Power spectrum of heart rate variability: a non-invasive test of integrated neurocardiac function.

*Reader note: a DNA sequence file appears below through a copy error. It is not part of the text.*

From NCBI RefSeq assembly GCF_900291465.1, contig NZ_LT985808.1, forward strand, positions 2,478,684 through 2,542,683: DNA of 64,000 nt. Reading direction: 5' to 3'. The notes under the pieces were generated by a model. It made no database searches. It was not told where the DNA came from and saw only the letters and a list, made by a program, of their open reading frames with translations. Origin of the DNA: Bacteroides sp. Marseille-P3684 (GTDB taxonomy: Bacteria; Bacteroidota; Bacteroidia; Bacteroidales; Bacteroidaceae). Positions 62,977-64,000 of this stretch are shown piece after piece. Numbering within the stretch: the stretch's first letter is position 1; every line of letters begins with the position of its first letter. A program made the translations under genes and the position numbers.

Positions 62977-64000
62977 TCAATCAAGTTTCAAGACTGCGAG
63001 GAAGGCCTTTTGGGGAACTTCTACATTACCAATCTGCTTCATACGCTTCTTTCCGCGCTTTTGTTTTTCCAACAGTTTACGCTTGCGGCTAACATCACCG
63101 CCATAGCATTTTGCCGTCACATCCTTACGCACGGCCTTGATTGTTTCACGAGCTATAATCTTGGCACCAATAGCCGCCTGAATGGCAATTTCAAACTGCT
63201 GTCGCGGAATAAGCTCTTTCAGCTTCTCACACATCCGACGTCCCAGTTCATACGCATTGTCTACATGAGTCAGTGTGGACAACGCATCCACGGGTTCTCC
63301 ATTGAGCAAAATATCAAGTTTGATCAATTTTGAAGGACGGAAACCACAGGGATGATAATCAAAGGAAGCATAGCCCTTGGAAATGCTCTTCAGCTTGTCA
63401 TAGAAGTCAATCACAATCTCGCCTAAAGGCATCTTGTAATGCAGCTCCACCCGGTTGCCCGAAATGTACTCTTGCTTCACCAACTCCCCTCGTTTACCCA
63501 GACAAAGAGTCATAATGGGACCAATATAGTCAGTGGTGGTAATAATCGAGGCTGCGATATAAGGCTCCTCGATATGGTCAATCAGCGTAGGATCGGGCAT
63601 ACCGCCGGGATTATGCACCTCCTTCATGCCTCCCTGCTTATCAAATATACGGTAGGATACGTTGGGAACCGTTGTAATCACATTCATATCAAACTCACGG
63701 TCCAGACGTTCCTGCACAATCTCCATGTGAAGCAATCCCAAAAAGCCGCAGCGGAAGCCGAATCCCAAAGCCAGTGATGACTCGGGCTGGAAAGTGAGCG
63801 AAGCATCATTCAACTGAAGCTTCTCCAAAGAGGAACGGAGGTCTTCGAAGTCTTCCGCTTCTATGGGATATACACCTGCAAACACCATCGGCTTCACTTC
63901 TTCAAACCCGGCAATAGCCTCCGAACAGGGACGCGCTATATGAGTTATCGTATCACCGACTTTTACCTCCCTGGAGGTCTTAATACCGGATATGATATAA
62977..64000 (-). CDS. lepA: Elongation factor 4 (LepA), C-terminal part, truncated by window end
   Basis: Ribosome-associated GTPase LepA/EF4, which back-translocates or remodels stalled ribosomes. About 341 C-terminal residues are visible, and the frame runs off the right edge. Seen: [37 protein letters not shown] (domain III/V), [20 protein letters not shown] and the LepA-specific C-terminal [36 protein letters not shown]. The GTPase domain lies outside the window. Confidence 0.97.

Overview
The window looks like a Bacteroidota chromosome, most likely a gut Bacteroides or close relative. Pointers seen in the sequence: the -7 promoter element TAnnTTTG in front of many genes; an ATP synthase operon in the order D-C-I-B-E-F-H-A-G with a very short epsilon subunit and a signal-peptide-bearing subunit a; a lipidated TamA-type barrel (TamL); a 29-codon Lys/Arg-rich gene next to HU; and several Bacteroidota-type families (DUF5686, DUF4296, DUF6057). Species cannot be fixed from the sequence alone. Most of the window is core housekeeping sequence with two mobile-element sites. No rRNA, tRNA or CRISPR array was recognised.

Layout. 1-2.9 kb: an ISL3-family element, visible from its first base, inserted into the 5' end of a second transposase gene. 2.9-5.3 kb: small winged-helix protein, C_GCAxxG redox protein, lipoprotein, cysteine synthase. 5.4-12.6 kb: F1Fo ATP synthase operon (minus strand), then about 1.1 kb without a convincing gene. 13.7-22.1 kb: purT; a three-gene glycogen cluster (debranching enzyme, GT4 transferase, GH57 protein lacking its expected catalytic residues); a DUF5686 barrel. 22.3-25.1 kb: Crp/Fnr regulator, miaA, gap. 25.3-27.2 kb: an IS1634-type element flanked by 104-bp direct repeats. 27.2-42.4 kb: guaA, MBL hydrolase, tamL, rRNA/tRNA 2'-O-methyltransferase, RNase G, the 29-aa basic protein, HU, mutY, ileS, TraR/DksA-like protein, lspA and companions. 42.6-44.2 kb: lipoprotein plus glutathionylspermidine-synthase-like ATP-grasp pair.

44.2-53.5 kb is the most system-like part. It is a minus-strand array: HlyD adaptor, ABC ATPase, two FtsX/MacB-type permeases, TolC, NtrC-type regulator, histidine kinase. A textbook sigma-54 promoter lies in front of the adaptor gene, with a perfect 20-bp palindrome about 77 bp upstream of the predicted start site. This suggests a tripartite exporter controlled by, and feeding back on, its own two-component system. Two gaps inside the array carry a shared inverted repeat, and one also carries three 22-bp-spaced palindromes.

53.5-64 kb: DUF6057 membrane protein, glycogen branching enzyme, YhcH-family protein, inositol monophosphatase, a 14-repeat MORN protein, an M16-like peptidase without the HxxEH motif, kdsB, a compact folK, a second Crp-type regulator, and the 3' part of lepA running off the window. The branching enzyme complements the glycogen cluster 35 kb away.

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Under steady state conditions, frequency specific oscillations in the heart rate record reflect beat-to-beat autonomic control of sinus node activity. Using an autoregressive model, samples (2.5 min) of continuous ECG records were analyzed in 36 healthy young adults during supine rest (45 min), orthostatic stress and controlled respiration. In the supine state, constancy of heart rate was achieved (mean HR 62.8 bt/min +/- 4.88 SD). However, the 0.1 Hz peak spectral power varied considerably: average coefficient of variation was 34% compared to only 8% for heart rate. When breathing rates were synchronized to a metronome there was a small insignificant decrease in the peak power at 0.1 Hz compared to spontaneous respiration. Standing produced a significant increase in the peak power at 0.1 Hz especially during synchronized breathing. There was a maximum increase in the low frequency (0.1 Hz) peak power of 40 (bt/min)2. Hz-1 at a controlled breathing frequency of 0.25 Hz in the standing compared to supine position. The data show that reproducibility of the power spectrum heart rate variability is best achieved at controlled but physiologic respiratory rates and, preferably, in the upright position.
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